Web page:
Dancer/choreographer Rhodnie Désir journeyed to Haiti, U.S.A., Brazil, Martinique, Canada, and Mexico from 2015-2019 to expand her knowledge of her own ancestors as well as other peoples of the African diaspora. As part of her research, she explored the dances and rhythms that enslaved people developed, understanding these dances to be a means of surviving enslavement, evading cultural genocide, and cultivating strategies that would lead to liberty and emancipation. Désir’s installation and inaugural exhibition Conversations uses video, light, paper sculpture and sound to investigate how the visible and invisible bodies of the afro-descendant people have utilized dance as a tool to navigate historical and current social traumas. With a cumulative and polyrhythmic approach, the artist seeks to provide new perspectives through a plural conversation between the past and the present.
At the heart of the exhibition are Désir’s own internal questions that sparked conversations: those that helped her to commemorate and spotlight Black culture from a rich understanding of the past and those that still need to take place to distribute and circulate that knowledge. Examining the practice of dance among enslaved people and their descendants, Désir sees movement as a tactic of resistance and survival. She reveals how dance can foster resilience and ingenuity.
The video work, featuring Désir’s original travels for her Bow’t Trail performance and redeveloped by new media artist, composer and production director, Manuel Chantre, documents her journey along with the many encounters she had with the people she deems “memory keepers.” Through this exhibition, Désir is able to connect past and present through a direct exchange from human body to human body. She finds the thread that penetrates dance and conjures up the movement that occurred on ships during the transatlantic slave trade, that persisted and grew during slavery, and that continues to evolve in order to traverse the vestiges of colonialism that persist today. Recognizing that dance is a powerful, political non-verbal communication tool, Désir focuses on this resistance, revealing enslaved peoples’ ability to use socially constructed roles to navigate a colonialist society in which subjugation and forced labor turned their bodies into property. She discovers that dance was a conduit of transformation while honoring the survivors and freedom seekers who re-invented the so-called normative and dominant cultural, despite living in a world that commodified their bodies. Désir’s video documentation and Paul Chambers’ lighting design uncovers the duality of African dances. Outwardly entertaining to appease a white audience, dance could secretly contain messages of resistance within articulated movement. Bursting with rhythmical codes and concealed symbols, dance could be understood only by those who spoke its hidden language. In this exhibition dance becomes a means of reconfiguring identity and altering narratives. Désir beautifully illustrates the power of the body and movement to evaluate and transform a subjugating culture from within by highlighting how the rhythms and dances of the ancestors have become the foundation of culture throughout the Americas today. Désir invites museum visitors to put their own bodies into conversation with the memory spaces collected through her travels and to move beyond those reflections, to find the rhythmic messages and remind us of our own humanity and place in this history.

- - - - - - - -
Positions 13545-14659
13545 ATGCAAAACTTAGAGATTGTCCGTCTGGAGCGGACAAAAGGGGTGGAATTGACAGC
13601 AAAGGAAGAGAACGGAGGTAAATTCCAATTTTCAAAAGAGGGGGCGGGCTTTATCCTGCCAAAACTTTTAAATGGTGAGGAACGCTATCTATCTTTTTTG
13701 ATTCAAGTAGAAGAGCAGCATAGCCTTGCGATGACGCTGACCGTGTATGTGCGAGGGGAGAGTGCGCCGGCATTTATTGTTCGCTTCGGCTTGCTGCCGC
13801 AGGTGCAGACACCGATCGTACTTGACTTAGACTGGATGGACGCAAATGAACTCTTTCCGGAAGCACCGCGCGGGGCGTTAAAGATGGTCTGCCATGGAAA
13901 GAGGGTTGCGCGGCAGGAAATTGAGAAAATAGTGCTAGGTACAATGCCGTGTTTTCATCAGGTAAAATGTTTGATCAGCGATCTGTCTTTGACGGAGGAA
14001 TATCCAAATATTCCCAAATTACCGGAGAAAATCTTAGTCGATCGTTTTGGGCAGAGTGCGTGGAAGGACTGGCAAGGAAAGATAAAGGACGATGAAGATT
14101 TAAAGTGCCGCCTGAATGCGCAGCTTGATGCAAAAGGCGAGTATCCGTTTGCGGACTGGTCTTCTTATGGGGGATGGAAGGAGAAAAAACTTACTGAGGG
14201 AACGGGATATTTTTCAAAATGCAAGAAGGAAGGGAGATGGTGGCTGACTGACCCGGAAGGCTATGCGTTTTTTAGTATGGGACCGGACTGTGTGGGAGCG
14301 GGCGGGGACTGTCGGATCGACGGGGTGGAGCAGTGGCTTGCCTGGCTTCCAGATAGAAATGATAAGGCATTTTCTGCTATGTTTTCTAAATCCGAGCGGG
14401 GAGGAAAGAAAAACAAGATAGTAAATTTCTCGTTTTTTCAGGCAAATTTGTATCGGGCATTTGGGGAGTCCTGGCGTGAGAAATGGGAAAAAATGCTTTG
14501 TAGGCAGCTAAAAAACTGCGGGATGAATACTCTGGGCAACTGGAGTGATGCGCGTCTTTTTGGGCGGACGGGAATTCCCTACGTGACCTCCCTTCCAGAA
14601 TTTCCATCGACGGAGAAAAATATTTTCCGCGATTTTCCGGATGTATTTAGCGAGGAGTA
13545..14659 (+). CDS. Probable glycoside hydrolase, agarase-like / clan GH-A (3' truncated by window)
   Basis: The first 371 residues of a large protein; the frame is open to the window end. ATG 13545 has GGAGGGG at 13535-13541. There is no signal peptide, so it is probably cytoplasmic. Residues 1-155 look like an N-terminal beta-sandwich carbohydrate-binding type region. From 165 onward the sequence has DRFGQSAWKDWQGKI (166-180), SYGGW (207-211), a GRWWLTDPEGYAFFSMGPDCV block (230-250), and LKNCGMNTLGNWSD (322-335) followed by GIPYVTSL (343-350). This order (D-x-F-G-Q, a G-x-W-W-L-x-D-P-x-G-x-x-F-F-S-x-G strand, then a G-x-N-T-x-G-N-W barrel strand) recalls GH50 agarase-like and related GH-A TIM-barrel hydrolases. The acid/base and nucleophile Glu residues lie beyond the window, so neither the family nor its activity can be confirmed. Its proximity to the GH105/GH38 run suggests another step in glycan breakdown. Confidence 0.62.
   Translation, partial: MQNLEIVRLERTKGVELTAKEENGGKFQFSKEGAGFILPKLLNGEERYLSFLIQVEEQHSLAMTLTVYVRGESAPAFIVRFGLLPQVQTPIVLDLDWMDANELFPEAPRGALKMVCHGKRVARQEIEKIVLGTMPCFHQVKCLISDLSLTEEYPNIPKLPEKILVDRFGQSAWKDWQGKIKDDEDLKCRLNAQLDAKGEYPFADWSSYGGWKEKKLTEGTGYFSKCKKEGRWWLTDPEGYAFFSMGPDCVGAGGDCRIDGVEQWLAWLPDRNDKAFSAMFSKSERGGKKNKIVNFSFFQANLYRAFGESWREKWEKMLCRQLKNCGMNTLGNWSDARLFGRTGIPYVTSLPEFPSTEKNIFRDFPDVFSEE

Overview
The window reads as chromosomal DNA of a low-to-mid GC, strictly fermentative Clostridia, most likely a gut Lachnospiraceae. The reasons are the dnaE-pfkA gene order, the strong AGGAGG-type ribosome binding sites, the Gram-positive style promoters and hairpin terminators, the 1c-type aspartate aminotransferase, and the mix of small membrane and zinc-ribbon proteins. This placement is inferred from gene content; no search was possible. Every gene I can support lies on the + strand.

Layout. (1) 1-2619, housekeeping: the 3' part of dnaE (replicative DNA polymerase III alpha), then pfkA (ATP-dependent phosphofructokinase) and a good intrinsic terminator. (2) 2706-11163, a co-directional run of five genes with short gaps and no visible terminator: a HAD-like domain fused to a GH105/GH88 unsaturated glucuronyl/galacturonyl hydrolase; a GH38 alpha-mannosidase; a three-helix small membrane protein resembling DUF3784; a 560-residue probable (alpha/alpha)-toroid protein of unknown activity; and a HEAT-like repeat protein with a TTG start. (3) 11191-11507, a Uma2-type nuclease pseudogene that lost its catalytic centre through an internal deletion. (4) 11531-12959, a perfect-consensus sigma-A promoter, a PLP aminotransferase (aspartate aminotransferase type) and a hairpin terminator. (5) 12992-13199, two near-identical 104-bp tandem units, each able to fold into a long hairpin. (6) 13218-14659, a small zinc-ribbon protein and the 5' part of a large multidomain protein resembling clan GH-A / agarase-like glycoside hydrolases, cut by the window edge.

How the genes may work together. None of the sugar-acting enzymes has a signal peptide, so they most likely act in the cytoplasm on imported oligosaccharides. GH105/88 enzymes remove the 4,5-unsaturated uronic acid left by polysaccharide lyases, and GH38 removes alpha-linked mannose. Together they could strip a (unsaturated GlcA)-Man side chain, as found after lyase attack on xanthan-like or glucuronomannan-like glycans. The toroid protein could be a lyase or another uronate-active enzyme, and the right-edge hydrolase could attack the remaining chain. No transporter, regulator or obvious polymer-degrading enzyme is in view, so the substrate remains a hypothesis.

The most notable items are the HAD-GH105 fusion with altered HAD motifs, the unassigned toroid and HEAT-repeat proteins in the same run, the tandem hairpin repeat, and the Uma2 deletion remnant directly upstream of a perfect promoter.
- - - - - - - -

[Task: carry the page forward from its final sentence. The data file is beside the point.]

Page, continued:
Conversations unmasks a hidden narrative of survival and highlights the movements that continue to create culture and community while navigating systems of oppression.
This exhibition is supported, in part, by the Arthur F. and Ulla R. Searing Endowment. Additional programming support is provided through the generosity of the Ellin Family Art of Our Time Endowment.
Image: Courtesy of RD Creations